Barely six months after the fastest exodus of Rohingya refugees since the genocide began out of Myanmar, and the feeling of urgency is already waning. The United States needs to increase pressure on Myanmar, ensure that refugees are safe and secure, and work to find a durable solution. It will not get any easier as time passes—quite the opposite, in fact.
The latest crisis exploded after insurgent attacks on police in August provoked a ruthless ethnic cleansing against the Muslim minority. Myanmar’s military and local Buddhist groups carried out a campaign of killings, rapings, and the razing of entire villages. There are new reports of mass graves and the individual accounts of torture, forced starvation, and enslavement are horrific.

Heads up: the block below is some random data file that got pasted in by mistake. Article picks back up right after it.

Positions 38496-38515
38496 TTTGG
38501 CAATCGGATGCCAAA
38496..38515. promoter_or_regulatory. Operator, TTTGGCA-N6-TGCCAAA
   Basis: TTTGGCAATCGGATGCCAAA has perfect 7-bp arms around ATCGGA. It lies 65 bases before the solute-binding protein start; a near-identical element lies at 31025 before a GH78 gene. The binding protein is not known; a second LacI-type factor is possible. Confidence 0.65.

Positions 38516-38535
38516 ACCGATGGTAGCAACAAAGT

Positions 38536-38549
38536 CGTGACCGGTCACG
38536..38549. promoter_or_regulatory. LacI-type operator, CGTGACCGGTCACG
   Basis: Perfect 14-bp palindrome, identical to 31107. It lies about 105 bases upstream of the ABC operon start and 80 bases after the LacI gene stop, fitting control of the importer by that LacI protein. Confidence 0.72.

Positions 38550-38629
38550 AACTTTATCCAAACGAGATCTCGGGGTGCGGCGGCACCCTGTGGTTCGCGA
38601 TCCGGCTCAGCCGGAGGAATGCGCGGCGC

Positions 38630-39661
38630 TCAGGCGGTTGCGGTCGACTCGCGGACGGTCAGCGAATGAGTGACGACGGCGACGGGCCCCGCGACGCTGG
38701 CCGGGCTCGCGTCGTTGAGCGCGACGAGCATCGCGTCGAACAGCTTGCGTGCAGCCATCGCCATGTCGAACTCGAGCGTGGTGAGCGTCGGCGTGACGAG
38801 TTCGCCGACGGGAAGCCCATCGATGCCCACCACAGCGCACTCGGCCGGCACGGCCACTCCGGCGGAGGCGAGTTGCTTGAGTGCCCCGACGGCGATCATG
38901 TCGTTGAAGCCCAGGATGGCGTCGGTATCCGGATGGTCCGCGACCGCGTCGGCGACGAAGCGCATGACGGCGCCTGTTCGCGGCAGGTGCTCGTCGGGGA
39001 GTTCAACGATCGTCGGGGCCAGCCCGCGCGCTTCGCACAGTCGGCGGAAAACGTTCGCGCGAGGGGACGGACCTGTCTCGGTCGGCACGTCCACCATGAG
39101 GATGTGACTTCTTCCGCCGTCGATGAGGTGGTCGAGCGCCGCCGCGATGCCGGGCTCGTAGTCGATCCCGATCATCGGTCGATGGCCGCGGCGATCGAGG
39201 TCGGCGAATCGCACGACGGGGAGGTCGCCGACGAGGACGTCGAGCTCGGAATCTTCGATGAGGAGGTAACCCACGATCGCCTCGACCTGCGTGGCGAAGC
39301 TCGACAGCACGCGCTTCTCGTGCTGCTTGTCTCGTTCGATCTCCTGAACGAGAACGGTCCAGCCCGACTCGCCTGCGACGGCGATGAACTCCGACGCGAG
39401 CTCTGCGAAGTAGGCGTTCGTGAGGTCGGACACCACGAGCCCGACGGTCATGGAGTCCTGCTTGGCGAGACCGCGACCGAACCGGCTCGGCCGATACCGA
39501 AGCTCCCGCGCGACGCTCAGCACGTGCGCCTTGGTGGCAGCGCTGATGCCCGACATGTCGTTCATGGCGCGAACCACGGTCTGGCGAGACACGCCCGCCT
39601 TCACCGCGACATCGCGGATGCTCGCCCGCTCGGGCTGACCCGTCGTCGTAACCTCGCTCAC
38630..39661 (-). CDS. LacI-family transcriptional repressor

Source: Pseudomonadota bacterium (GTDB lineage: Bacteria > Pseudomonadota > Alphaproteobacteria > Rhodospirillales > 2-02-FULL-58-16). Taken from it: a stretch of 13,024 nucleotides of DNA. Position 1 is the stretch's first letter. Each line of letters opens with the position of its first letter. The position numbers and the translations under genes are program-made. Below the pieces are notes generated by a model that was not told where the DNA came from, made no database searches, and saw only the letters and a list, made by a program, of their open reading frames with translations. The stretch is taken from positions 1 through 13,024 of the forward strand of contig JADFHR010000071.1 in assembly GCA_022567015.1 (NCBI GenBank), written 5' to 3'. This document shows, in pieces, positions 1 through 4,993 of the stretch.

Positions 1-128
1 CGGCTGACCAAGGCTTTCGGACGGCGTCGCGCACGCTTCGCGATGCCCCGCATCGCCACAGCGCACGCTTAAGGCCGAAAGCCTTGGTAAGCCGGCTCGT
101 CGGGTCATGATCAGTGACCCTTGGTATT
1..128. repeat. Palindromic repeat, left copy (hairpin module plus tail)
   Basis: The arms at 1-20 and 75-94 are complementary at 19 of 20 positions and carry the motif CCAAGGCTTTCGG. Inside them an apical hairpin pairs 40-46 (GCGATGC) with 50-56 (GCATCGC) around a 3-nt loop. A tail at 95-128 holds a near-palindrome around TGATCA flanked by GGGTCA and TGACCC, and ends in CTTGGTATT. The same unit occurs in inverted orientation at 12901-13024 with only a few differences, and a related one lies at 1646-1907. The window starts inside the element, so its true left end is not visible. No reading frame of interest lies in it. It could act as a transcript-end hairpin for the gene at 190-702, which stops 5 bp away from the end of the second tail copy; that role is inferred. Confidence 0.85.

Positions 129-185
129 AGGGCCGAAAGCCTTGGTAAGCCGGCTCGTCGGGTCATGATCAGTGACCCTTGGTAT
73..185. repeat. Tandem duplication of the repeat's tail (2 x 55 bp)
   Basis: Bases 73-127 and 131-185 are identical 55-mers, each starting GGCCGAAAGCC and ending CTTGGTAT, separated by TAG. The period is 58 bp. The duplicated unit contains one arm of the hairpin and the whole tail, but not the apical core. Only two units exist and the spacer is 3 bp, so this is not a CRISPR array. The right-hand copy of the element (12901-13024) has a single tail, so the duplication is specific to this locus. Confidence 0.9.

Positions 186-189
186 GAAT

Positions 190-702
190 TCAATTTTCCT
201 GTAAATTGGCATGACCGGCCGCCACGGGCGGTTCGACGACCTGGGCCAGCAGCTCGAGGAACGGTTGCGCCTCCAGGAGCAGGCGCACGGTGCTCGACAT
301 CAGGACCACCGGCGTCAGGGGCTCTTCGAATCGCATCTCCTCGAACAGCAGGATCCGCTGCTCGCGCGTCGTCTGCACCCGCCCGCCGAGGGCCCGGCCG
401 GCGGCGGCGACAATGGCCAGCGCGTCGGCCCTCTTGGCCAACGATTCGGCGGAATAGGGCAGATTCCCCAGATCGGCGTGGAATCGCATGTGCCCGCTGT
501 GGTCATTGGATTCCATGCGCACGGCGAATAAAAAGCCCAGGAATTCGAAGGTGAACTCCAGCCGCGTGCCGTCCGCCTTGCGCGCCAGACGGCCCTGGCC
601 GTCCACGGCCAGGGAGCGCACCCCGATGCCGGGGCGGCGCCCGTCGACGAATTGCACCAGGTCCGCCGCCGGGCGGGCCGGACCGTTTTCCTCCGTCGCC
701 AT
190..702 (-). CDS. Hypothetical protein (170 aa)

More than 650,000 refugees fled across the border into Bangladesh. And there are now more Rohingya who have been forced out of Myanmar than remain inside their home country.
But despite the gruesome realities, the world’s response has been feeble and has failed to alter Myanmar’s behavior. The immediate humanitarian emergency is likely to turn into a protracted crisis, and there is a real risk that temporary fixes will become permanent.
Large, sprawling camps have formed along the border in Bangladesh. Many makeshift structures are in areas prone to landslides and flooding. While the overall situation in these densely populated camps is improving, it remains dire. And if there is a prolonged strain on resources and markets, it could fuel local resentment.